In general, a government receives credit or debt for the state of the economy during its time.  This led to disagreements about how it actually began.  In an economic cycle, a slowdown can be seen as the result of an expansion that reaches an unsustainable state and is corrected by a brief decline. Therefore, it is not easy to isolate the causes of certain phases of the cycle. The Federal Reserve designs its monetary policy to guide the business cycle. The period following a low point is the expansionary phase that the Fed initiates through interest rate cuts and injections of money into the financial system. To add money, the Fed buys government bonds on the open market. This replaces bonds held in portfolios with cash that investors invest in banks. Banks, in turn, are eager to lend that extra money. Businesses are taking advantage of the availability of credit and low interest rates to buy factories and equipment and hire employees so they can manufacture more products and services to meet growing consumer demand as the economy improves. While GDP is the most important measure for assessing the health of the economy and defining the phase of a business cycle, the side effects of contraction are what the public feels most.
Reduced productivity almost always leads to higher unemployment and lower wages, as less labor is available with lower output. If more people are unemployed or their incomes are reduced, less money is spent in the economy, which can further exacerbate the contraction. From November 1973, the economy contracted until March 1975, but it was relatively moderate. The economy contracted by 0.5% in 1974 and by 0.2% in 1975. It started in January 1980. It seemed like it would be over in six months. President Ronald Reagan took office in 1981. The Fed started cutting interest rates because inflation was at a normal level. But the contraction returned in July 1981 and lasted until November 1982. The economy contracted in six of the 12 quarters.
As a result, GDP fell by 0.3% in 1980 and by 1.8% in 1982. In 2008, the Great Recession was the worst contraction in the United States since the Great Depression. The economy contracted by 0.1% in 2008 and by 2.5% in 2009. After the end of the Great Recession, an expansion began that lasted 128 months, the longest in the history of U.S. business cycles, dating back to 1854 and ending with the COVID-19 crisis in the spring of 2020. Markets then recovered from the initial COVID crash and reached new highs in the summer of 2021. In April 2009, Federal Reserve Vice Chair Janet Yellen discussed these paradoxes: “When this massive credit crunch hit, it didn`t take long for us to be in recession. The recession, in turn, exacerbated the credit crunch as demand and employment declined and credit losses by financial institutions increased. In fact, we have been in the grip of this negative feedback loop for over a year.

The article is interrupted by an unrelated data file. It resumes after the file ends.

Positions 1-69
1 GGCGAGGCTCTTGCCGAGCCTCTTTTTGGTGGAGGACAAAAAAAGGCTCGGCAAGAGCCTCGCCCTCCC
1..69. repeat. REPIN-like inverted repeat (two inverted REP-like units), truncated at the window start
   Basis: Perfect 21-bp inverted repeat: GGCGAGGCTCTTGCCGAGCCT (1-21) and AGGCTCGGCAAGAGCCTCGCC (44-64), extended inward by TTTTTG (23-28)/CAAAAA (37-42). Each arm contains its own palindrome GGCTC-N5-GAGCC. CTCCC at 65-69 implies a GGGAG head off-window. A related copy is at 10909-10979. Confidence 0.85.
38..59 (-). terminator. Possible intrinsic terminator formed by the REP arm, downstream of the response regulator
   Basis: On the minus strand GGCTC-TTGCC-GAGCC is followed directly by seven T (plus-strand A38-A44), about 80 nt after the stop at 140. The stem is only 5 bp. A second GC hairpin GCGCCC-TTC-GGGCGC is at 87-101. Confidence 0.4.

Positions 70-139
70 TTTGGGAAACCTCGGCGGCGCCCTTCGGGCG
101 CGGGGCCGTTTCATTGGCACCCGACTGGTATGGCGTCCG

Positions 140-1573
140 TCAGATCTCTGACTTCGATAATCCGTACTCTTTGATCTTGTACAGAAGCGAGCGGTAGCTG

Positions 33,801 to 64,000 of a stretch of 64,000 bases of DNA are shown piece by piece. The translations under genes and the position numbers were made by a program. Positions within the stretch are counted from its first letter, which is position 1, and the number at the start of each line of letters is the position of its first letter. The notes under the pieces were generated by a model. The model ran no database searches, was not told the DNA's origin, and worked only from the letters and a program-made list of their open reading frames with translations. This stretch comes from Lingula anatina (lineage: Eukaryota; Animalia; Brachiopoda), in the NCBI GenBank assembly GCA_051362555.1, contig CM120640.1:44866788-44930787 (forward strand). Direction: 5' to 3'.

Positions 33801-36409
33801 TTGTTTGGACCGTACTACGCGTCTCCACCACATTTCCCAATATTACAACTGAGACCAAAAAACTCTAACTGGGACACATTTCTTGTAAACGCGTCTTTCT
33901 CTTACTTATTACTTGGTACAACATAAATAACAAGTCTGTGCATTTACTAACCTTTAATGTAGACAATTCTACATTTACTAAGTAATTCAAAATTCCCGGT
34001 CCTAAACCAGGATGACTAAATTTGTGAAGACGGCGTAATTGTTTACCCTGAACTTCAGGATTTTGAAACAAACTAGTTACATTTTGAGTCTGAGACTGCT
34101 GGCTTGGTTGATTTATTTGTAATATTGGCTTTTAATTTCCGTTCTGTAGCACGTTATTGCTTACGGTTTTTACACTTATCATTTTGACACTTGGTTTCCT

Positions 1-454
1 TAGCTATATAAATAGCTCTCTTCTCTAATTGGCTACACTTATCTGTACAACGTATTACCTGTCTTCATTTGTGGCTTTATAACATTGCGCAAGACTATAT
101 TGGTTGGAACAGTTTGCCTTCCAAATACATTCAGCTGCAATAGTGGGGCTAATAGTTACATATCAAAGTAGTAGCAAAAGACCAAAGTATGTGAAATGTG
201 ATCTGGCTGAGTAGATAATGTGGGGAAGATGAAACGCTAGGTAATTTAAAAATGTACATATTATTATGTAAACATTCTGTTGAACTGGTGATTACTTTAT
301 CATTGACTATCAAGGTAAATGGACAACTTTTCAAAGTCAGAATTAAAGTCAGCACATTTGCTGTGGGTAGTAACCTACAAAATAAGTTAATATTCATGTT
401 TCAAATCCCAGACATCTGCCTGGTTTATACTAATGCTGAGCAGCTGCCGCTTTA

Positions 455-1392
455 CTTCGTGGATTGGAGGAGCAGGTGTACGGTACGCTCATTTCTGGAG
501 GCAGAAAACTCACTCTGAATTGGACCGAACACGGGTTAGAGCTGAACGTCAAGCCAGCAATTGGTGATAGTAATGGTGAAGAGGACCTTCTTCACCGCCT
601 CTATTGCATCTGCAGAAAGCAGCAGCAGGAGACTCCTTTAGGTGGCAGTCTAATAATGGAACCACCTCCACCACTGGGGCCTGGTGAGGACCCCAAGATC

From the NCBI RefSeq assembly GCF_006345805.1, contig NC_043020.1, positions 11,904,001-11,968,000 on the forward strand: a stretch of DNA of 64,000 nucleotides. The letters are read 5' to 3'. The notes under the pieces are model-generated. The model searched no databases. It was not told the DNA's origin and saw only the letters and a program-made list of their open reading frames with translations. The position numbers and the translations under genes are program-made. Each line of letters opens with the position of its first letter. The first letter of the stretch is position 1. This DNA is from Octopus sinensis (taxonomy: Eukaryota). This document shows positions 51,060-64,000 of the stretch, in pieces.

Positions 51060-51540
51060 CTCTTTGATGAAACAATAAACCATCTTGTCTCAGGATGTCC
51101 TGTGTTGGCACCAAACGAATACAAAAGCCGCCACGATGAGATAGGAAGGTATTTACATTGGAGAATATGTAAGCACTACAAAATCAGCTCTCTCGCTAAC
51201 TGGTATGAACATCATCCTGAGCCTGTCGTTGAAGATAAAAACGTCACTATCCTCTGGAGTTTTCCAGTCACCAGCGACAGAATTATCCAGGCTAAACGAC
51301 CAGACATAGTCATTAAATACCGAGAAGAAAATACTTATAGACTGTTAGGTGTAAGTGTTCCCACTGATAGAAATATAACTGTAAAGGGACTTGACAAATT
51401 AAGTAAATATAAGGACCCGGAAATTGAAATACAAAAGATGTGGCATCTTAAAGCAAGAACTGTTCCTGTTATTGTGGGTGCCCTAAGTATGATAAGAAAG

A process of deleveraging the balance sheet has spread to almost every corner of the economy. Consumers are retreating to their purchases, especially durable goods, to build up their savings. Companies are cancelling planned investments and laying off workers to save money. And financial institutions are reducing their assets to strengthen their capital and improve their chances of weathering the current storm. Once again, Minsky understood this dynamic. He spoke of the deleveraging paradox, where precautions that can be wise for individuals and businesses – and which are indeed essential to bring the economy back to a normal state – nevertheless add to the distress of the economy as a whole.  Due to a credit crunch, the economy had fallen into a brief recession in 1961. Australia faced a rise in inflation in 1973, in part because of the oil crisis of the same year, which increased inflation by 13%. The economic recession was reached in mid-1974 without changing the policy adopted by the government as a measure to combat the country`s economic situation. As a result, unemployment and the trade deficit have increased significantly.  The economic contraction ends when the Fed lowers interest rates and raises the money supply, as it becomes profitable for companies to finance their growth through bank loans. When companies enter the expansion phase of the business cycle, they also hire employees and raise wages.
This gives consumers more money to spend, and their purchases of low-interest homes and cars fuel the expansion of the economy. High debt or the bursting of a housing bubble or financial asset prices can lead to a so-called “balance sheet recession.” This is when a large number of consumers or businesses pay off (i.e., save) their debts instead of spending or investing, slowing down the economy. The term balance sheet is derived from an accounting identity, which states that assets must always be equal to the sum of liabilities plus equity. If asset prices fall below the value of the debt contracted for the purchase, equity must be negative, which means that the consumer or business is insolvent. Economist Paul Krugman wrote in 2014 that “the best working hypothesis seems to be that the financial crisis was just a manifestation of a broader problem of excessive debt – that it was a so-called `balance sheet recession`. According to Krugman, such crises require debt reduction strategies combined with higher public spending to offset declines in the private sector as it repays its debt.  In July 1953, the economy contracted by 10 months due to the end of the Korean War.